The Geneva Conventions consist of four treaties and three additional protocols that set the standards in international law for humanitarian treatment of the victims of war. The treaties of 1949 have been ratified, in whole or with reservations, by 194 countries.
We have rules for war, and I say it's high time we had similar rules for daytime soap writers. If the executives of all three major networks would just agree to a set of rules designed to minimize the amount of pain inflicted on the viewing audience, wouldn't we all be a lot happier?
The Genoa City Conventions
1. Seeing as daytime soaps are somewhat formulaic, it's to be expected that plot lines and twists will be dusted off and re-used from time to time. The Genoa City Conventions state that no hackneyed plot may be used on one soap during the same period of time it is being used by another soap, even a soap on another network. There shall be a minimum waiting period of three months before resurrecting such a plot twist. Case in point: Y&R is now running a baby swtich story line (first made generally popular by OLTL during the early 1980s.) According to the Conventions, no other daytime drama may run a baby switch story line until three months after Y&R's baby switch initially took place.
2. The Genoa City Conventions put an end, once and for all, to storylines that involve blood relatives engaging in sexual activity. A character's ignorance about his or her identity cannot be used as an excuse: if two characters are related by blood, there will be NO intimacy of the romantic variety. You hear that, Devon and Tyra?
3. Soap writers are bound, by the Genoa City Conventions, to provide all gay characters with adult relationships, complete with physical intimacy and sex. These do not have to be healthy relationships, and the characters do not have to be likable. But they have to be involved in semi- realistic relationships that provide on-screen equity with heterosexual characters.
4. The Genoa City Conventions ban the use of the supernatural as a plot device. No more demonic posessions, no more Ouija boards, no more "Opal has a bad feeling about all of this." These shows started out about people in realistic, even mundane, situations - the Conventions demand a return to this. Good, well-written stories about relationships, children, friendship, and business will always trump spooky music, crappy special effects, and Diedre Hall wearing red contact lenses. This rule also bans the use of time travel as a plot device.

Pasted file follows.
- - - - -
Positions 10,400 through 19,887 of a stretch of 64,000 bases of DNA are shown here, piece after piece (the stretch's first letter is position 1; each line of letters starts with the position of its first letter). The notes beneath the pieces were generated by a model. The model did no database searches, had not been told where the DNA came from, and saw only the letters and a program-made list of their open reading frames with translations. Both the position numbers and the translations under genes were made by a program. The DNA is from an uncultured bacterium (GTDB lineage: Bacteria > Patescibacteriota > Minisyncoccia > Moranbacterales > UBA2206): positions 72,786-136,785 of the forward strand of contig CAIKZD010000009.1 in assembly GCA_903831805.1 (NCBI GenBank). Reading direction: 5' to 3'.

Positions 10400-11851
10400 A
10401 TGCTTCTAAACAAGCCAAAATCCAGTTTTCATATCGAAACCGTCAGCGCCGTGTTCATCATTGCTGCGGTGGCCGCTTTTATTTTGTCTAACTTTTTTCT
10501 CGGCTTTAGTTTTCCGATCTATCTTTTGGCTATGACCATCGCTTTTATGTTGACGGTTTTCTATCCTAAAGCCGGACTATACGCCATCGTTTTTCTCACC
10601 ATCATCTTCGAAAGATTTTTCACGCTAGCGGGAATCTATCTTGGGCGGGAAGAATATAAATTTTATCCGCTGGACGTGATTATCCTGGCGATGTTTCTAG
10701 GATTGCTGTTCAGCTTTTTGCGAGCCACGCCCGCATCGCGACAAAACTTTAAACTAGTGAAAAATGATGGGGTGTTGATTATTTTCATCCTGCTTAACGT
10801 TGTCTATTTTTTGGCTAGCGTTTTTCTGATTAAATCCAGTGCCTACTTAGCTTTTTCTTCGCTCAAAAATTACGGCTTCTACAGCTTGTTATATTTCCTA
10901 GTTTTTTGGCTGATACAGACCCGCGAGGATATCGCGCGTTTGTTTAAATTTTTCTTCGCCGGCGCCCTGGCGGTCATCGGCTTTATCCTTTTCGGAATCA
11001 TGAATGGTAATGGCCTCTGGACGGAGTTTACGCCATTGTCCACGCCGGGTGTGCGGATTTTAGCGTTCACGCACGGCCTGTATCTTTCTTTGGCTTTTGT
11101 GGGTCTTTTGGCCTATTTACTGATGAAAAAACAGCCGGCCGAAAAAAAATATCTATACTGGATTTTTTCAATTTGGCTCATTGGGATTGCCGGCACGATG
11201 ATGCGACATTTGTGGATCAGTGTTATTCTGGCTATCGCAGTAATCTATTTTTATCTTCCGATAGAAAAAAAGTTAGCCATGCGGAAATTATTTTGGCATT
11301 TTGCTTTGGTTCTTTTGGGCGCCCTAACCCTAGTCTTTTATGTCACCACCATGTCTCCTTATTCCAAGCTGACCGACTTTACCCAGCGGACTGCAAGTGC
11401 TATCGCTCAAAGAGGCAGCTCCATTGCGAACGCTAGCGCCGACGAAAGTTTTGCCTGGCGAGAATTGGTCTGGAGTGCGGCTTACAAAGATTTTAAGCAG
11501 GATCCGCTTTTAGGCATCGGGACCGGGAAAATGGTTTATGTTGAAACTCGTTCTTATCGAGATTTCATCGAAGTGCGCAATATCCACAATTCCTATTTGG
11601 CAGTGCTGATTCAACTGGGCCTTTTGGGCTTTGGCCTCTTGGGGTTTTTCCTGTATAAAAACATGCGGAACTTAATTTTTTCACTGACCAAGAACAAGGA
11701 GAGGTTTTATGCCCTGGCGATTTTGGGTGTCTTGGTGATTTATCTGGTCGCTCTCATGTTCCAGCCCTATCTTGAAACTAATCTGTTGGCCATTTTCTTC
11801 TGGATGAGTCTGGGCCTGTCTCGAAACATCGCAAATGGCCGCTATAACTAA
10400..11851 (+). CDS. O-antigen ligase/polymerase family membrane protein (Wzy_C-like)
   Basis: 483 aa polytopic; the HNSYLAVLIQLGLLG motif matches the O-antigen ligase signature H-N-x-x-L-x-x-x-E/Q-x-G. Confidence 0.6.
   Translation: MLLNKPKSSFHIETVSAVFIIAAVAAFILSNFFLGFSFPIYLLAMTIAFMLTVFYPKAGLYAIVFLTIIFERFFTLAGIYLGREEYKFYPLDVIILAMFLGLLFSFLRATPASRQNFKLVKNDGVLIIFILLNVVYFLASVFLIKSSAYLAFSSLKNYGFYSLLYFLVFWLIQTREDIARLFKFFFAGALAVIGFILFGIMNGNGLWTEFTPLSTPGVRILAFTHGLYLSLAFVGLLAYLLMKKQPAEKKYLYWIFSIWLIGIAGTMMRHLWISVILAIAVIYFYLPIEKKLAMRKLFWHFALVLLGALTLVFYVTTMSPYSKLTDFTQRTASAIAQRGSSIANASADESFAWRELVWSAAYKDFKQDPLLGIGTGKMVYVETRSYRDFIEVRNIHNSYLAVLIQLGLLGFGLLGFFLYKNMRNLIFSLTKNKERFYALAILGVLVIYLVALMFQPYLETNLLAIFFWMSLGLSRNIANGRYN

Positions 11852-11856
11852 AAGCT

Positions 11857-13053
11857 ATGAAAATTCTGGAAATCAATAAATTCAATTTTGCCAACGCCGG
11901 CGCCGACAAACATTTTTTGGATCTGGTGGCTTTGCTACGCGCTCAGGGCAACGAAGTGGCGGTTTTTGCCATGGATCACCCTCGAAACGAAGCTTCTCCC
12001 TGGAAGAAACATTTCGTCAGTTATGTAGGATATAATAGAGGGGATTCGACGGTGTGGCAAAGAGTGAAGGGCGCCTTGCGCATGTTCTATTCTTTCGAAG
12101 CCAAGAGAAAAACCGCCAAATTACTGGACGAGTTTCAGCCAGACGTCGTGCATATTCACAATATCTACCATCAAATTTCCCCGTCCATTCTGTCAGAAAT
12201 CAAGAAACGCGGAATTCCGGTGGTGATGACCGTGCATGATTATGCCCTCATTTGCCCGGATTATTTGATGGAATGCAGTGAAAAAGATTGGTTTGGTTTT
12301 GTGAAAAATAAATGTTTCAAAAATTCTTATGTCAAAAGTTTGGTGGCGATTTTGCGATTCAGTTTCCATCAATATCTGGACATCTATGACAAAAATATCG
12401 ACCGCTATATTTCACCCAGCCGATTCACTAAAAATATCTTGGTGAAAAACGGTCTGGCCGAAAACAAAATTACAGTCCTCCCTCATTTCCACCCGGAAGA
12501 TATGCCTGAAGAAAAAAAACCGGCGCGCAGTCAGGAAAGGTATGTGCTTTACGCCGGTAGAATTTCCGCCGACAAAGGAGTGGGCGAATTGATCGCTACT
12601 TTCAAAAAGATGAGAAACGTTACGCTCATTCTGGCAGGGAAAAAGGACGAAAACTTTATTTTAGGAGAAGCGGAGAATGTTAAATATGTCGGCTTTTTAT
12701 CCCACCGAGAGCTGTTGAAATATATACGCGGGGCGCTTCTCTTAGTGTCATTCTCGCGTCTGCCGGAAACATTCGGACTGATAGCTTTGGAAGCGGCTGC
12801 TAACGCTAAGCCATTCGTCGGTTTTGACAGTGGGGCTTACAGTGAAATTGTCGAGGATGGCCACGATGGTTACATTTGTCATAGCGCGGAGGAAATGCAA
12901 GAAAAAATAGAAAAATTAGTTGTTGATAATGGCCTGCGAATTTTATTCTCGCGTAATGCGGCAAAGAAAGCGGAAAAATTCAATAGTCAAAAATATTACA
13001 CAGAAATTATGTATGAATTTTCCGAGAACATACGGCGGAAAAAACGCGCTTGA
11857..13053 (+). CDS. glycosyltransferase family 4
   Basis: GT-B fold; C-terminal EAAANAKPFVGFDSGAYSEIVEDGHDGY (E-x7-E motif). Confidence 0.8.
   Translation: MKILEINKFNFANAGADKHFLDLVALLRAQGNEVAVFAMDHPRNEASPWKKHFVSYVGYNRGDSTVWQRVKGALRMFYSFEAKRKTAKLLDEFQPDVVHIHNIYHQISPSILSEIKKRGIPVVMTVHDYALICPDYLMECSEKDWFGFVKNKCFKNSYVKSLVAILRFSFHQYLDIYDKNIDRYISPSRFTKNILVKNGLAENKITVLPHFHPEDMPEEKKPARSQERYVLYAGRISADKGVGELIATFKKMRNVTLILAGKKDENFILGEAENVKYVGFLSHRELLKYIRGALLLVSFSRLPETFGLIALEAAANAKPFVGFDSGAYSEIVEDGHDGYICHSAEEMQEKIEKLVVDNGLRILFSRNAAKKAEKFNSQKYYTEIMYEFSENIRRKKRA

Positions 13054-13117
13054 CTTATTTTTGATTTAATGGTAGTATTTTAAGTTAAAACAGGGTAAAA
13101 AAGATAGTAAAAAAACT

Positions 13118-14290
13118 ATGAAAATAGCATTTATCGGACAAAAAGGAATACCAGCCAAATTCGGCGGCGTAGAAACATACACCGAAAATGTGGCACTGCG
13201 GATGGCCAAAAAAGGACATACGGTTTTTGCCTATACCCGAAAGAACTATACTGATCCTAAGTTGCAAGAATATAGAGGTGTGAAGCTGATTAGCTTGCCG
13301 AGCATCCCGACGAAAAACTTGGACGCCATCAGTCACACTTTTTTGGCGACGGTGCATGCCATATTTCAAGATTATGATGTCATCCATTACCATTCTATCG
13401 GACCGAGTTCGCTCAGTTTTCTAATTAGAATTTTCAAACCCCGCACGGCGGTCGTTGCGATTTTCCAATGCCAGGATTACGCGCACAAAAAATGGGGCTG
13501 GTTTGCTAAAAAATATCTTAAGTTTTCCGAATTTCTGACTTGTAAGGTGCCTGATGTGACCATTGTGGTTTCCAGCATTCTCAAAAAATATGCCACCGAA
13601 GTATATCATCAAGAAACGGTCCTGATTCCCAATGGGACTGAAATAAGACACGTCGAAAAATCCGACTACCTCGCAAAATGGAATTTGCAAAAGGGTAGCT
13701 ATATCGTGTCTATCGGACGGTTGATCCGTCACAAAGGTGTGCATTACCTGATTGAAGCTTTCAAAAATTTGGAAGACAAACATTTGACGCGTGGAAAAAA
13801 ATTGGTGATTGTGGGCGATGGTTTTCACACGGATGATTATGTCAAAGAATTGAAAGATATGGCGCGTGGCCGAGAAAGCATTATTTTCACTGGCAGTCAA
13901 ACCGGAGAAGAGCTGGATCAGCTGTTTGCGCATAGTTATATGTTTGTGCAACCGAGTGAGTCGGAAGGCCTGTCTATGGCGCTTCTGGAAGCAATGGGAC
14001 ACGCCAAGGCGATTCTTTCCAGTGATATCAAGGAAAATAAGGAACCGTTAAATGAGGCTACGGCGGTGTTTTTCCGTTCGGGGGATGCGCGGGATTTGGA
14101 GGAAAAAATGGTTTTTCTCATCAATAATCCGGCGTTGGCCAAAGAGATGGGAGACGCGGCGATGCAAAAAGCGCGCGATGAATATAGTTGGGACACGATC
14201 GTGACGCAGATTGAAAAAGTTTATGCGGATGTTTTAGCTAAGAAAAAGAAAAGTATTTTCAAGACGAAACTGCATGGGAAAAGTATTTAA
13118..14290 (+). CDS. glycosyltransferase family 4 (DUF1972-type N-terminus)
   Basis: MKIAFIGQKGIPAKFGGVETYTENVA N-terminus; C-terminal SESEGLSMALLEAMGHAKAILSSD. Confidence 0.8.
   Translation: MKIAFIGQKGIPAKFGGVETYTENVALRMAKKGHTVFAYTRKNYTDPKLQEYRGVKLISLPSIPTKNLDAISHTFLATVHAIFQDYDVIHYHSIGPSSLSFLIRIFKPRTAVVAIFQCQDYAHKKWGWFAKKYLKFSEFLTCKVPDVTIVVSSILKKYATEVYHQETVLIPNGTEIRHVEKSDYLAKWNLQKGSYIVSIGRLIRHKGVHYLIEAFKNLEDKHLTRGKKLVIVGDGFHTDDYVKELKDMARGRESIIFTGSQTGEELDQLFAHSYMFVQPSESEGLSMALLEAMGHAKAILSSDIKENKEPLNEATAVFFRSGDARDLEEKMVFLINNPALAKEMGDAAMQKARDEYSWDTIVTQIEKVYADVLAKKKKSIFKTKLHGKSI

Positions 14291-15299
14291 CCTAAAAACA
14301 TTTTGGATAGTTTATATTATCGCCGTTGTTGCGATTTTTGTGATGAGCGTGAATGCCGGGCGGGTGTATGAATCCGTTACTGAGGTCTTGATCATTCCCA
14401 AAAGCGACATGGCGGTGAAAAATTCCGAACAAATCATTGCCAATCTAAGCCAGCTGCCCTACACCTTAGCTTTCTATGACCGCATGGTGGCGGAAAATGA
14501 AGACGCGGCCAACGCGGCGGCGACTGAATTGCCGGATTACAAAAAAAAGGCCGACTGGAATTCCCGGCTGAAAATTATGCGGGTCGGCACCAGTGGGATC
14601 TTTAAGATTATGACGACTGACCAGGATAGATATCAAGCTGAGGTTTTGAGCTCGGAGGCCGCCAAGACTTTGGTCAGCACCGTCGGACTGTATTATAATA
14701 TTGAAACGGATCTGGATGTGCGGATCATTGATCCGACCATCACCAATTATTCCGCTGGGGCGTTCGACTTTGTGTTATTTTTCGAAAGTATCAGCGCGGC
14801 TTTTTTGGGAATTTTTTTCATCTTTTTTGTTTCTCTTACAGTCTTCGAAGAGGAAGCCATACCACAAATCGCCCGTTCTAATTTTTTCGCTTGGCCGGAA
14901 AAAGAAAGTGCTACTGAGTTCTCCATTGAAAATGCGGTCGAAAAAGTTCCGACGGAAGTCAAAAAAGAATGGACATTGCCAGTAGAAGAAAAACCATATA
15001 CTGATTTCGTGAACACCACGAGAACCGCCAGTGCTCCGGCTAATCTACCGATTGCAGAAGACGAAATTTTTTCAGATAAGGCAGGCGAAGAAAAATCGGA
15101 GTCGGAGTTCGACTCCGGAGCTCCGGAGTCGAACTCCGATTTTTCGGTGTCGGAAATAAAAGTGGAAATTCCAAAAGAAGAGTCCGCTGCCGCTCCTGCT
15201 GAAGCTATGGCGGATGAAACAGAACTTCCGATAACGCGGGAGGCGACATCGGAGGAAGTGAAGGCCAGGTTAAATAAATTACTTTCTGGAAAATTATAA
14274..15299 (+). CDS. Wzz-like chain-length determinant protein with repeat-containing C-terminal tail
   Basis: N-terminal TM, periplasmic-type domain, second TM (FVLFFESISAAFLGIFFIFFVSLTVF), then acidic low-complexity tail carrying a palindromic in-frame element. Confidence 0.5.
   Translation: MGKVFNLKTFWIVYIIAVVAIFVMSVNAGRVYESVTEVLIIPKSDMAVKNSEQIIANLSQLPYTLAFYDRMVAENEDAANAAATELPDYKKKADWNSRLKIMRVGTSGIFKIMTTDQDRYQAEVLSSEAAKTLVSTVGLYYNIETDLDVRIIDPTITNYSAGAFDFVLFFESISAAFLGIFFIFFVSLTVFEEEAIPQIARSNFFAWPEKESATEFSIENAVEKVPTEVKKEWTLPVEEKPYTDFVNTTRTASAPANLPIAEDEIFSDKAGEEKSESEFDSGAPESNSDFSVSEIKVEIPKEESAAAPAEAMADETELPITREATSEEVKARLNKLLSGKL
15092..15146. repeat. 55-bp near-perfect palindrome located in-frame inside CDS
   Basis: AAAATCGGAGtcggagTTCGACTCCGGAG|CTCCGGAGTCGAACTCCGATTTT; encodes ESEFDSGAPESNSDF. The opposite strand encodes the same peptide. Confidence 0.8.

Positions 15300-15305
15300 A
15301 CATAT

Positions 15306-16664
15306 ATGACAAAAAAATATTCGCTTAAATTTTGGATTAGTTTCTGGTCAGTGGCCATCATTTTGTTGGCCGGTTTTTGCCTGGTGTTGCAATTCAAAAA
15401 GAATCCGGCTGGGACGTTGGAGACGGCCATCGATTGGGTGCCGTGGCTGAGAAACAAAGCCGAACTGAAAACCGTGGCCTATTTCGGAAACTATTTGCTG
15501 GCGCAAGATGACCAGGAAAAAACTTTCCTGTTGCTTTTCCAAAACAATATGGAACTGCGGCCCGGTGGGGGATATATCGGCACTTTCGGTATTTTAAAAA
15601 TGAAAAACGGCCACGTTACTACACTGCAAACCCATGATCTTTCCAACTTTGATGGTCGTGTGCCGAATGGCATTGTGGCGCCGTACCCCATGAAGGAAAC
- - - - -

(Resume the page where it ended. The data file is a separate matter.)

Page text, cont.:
5. The Conventions clearly state that, in order for soap writers to embark upon a murder mystery plot, they must verify that viewers will actually care "who done it."
6. The Conventions forbid soap writers from writing off major/legacy characters without explanation or reasonable on-screen fanfare and farewells. This rule shall henceforth be known as The Brooke English Provision.
7. The Conventions require soap writers acknowledge race and ethnicity, especially when casting babies and children. This rule (The Baby Castillo Ruling) addresses a disturbing pandemic: white character marries hispanic character and they give birth to a blonde, blue-eyed baby. "Never again," say the Genoa City Conventions.
8. The Genoa City Conventions place a strict limit on the number of secret children any soap character may have. No character shall have any more than three people come foreward and be proven to be his or her secret love children.
9. No character shall return from the dead more than twice. In the event a character has died and his or her dead body has actually been seen, there shall be no ressurection, at all.
10. The Genoa City Conventions strictly forbid the use of giant, talking rodents, in any capacity.
© 2009 Lana M. Nieves
Limited Licensing: I, the copyright holder of this work, hereby publish it under the Creative Commons Attribution license, granting distribution of my copyrighted work without making changes, with mandatory attribution to Lana M. Nieves and for non-commercial purposes only. - Lana M. Nieves